You went to the bar, had a few drinks, stumbled out onto the sidewalk and suddenly found yourself in handcuffs. What possibly could be illegal about enjoying a few adult beverages at a local establishment? After all, it is not as if you were attempting to drive while intoxicated.
The legality of your enjoyment comes into play when you have overimbibed to the point that you are considered publicly intoxicated. But that exactly does that mean?
Public intoxication is really just a fancier way of saying drunk and disorderly. And the definition of "drunk and disorderly" conduct varies depending on which state you are located in.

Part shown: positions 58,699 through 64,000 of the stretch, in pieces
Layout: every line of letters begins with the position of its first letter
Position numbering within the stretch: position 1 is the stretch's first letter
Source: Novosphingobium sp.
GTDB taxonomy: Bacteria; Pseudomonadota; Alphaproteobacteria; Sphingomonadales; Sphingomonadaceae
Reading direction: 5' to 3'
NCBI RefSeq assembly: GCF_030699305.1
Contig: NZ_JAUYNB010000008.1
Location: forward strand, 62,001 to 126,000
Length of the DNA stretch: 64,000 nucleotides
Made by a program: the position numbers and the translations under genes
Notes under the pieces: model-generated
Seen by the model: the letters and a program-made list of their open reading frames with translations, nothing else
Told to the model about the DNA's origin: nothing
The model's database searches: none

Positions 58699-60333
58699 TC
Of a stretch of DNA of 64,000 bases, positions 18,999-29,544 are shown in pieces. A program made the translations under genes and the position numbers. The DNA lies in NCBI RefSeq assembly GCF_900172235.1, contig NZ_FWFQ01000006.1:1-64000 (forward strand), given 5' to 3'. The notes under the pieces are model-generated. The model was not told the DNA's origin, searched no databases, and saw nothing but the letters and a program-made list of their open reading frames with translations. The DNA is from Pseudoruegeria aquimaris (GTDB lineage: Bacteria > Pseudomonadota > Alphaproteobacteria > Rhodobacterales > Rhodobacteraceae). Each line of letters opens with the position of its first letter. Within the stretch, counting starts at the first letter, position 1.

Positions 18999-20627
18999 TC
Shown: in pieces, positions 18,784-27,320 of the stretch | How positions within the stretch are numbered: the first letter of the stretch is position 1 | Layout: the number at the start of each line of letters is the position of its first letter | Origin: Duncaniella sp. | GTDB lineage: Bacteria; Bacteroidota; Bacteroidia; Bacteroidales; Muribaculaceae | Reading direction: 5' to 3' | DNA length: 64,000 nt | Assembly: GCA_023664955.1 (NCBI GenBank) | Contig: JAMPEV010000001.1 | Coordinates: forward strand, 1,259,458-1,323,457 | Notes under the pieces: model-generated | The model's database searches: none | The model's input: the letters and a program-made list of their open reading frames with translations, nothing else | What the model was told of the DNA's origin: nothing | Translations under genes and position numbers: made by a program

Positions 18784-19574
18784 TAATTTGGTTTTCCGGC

Generally, to be considered publically intoxicated you have to be intoxicated (or appear to be) while in a public place. Intoxication in most jurisdictions does not solely mean that you are under the influence of alcohol - it could also mean that you are under the influence of drugs.
In New York, the idea of public intoxication applies only to intoxication from drugs, not alcohol. New York penal law defines public intoxication as annoying others or endangering oneself, others or property while appearing in public under the influence of drugs. New York state laws do not prohibit public drunkenness, although local laws may differ.
The purpose of public intoxication laws is to protect bystanders and intoxicated people from causing injury to themselves or others.
To learn more about possible defenses to public intoxication and related offenses, check back for our next blog post.
Related resource: New York Penal Law, Chapter 40, Article 240.40.